Background: Beta-based adaptive Deep Brain Stimulation (aDBS) is effective in Parkinson's disease (PD), when assessed in the immediate post-implantation phase. However, the potential benefits of aDBS in patients with electrodes chronically implanted, in whom changes due to the microlesion effect have disappeared, are yet to be assessed.
Methods: To determine the acute effectiveness and side-effect profile of aDBS in PD compared to conventional continuous DBS (cDBS) and no stimulation (NoStim), years after DBS implantation, 13 PD patients undergoing battery replacement were pseudo-randomised in a crossover fashion, into three conditions (NoStim, aDBS or cDBS), with a 2-min interval between them. Patient videos were blindly evaluated using a short version of the Unified Parkinson's Disease Rating Scale (subUPDRS), and the Speech Intelligibility Test (SIT).
Results: Mean disease duration was 16 years, and the mean time since DBS-implantation was 6.9 years. subUPDRS scores (11 patients tested) were significantly lower both in aDBS (p=<.001), and cDBS (p = .001), when compared to NoStim. Bradykinesia subscores were significantly lower in aDBS (p = .002), and did not achieve significance during cDBS (p = .08), when compared to NoStim. Two patients demonstrated re-emerging tremor during aDBS. SIT scores of patients who presented stimulation-induced dysarthria significantly worsened in cDBS (p = .009), but not in aDBS (p = .407), when compared to NoStim. Overall, stimulation was applied 48.8% of the time during aDBS.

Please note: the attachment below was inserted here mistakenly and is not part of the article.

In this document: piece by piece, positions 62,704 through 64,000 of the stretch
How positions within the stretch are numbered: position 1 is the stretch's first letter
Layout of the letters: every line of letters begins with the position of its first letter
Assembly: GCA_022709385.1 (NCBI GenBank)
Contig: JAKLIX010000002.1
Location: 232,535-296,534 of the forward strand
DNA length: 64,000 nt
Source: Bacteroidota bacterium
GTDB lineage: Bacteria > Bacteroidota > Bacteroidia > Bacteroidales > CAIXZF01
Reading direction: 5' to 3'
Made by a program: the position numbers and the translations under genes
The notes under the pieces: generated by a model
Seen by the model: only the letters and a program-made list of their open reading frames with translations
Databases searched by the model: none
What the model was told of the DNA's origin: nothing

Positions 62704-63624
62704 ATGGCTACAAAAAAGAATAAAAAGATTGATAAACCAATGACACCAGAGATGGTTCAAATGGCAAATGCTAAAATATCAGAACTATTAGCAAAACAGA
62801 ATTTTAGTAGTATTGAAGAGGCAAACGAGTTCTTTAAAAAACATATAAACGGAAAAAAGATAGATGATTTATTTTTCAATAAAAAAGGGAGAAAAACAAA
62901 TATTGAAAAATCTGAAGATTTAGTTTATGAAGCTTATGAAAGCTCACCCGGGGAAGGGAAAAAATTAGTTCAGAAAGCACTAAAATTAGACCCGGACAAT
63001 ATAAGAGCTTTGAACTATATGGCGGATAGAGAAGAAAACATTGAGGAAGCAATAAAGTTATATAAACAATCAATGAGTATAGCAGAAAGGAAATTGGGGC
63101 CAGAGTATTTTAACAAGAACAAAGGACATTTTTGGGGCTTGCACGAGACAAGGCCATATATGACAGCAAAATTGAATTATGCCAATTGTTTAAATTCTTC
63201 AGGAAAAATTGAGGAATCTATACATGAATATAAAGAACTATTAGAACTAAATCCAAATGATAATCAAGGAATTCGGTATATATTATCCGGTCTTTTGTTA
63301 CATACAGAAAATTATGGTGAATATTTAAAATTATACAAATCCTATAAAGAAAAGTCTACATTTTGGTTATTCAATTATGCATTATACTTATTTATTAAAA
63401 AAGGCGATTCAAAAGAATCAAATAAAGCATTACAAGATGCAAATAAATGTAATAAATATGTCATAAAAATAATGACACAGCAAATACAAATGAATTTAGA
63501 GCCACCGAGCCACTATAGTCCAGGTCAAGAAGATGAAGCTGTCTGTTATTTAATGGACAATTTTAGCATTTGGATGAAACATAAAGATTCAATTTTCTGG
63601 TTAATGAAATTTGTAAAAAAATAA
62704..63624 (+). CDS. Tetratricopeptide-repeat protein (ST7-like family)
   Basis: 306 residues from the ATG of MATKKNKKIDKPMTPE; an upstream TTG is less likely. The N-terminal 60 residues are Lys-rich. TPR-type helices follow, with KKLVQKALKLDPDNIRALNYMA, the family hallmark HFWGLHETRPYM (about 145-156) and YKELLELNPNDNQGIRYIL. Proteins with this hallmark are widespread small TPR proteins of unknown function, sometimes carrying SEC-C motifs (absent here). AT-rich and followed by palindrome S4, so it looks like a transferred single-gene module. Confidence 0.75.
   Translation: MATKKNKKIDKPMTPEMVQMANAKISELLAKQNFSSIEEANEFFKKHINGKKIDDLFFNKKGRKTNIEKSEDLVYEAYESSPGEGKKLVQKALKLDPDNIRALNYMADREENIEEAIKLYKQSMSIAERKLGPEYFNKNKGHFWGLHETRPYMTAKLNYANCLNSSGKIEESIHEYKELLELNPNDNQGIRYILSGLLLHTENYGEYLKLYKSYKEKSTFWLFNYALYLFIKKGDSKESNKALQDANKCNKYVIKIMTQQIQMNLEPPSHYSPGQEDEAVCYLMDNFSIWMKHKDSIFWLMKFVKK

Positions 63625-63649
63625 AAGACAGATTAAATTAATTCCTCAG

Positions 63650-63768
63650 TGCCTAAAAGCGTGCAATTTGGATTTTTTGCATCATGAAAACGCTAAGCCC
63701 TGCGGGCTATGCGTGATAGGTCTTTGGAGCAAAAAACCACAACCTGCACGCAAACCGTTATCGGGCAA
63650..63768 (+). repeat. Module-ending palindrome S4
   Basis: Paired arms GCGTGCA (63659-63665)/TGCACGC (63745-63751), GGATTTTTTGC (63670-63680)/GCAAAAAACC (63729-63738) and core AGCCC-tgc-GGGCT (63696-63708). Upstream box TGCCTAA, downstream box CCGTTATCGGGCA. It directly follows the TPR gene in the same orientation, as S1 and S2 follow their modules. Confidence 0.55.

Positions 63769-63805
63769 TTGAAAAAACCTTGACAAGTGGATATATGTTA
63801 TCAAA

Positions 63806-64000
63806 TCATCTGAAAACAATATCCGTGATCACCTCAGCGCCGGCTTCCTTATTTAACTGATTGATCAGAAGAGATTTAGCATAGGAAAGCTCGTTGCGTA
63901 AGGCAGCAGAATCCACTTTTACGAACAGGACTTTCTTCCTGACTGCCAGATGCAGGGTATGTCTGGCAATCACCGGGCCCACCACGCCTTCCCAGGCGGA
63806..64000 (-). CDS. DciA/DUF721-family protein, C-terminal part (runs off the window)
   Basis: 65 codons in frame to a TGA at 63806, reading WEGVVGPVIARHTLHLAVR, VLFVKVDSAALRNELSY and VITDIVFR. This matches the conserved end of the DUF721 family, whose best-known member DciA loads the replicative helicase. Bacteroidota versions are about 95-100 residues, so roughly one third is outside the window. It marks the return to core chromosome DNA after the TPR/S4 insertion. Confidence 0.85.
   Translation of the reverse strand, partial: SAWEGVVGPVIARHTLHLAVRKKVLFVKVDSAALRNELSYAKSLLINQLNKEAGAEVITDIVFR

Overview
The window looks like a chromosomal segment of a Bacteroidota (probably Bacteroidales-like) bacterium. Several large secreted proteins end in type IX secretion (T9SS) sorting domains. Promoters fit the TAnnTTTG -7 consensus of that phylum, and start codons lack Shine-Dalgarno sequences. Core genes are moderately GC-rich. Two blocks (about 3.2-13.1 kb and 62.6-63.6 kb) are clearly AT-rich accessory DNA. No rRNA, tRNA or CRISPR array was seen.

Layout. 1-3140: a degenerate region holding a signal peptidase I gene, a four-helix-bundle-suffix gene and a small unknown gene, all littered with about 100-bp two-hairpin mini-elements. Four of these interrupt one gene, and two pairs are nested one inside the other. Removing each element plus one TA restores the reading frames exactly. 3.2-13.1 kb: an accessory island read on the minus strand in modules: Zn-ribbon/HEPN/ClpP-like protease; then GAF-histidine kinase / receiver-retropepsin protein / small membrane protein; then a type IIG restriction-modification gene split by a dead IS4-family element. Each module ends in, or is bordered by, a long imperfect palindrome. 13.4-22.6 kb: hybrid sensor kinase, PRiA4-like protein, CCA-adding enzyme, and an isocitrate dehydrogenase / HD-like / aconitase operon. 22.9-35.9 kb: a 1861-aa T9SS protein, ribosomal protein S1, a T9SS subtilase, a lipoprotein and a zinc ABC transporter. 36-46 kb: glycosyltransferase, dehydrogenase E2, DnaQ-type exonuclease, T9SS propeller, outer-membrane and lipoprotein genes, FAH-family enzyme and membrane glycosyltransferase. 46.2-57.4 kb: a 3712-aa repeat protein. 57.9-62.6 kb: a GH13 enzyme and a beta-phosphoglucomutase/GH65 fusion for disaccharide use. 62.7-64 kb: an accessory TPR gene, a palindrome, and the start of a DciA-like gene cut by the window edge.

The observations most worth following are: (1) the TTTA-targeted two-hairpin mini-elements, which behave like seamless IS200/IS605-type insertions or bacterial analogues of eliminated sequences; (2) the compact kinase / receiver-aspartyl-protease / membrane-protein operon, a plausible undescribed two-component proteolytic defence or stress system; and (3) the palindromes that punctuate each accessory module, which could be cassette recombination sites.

Conclusion: Beta-based aDBS is effective in PD patients with bradykinetic phenotypes, delivers less stimulation than cDBS, and potentially has a more favourable speech side-effect profile. Patients with prominent tremor may require a modified adaptive strategy.
Keywords: Adaptive deep brain stimulation; Beta oscillations; Closed-loop; Dysarthria; Local field potentials; Parkinson’s disease; Subthalamic nucleus.
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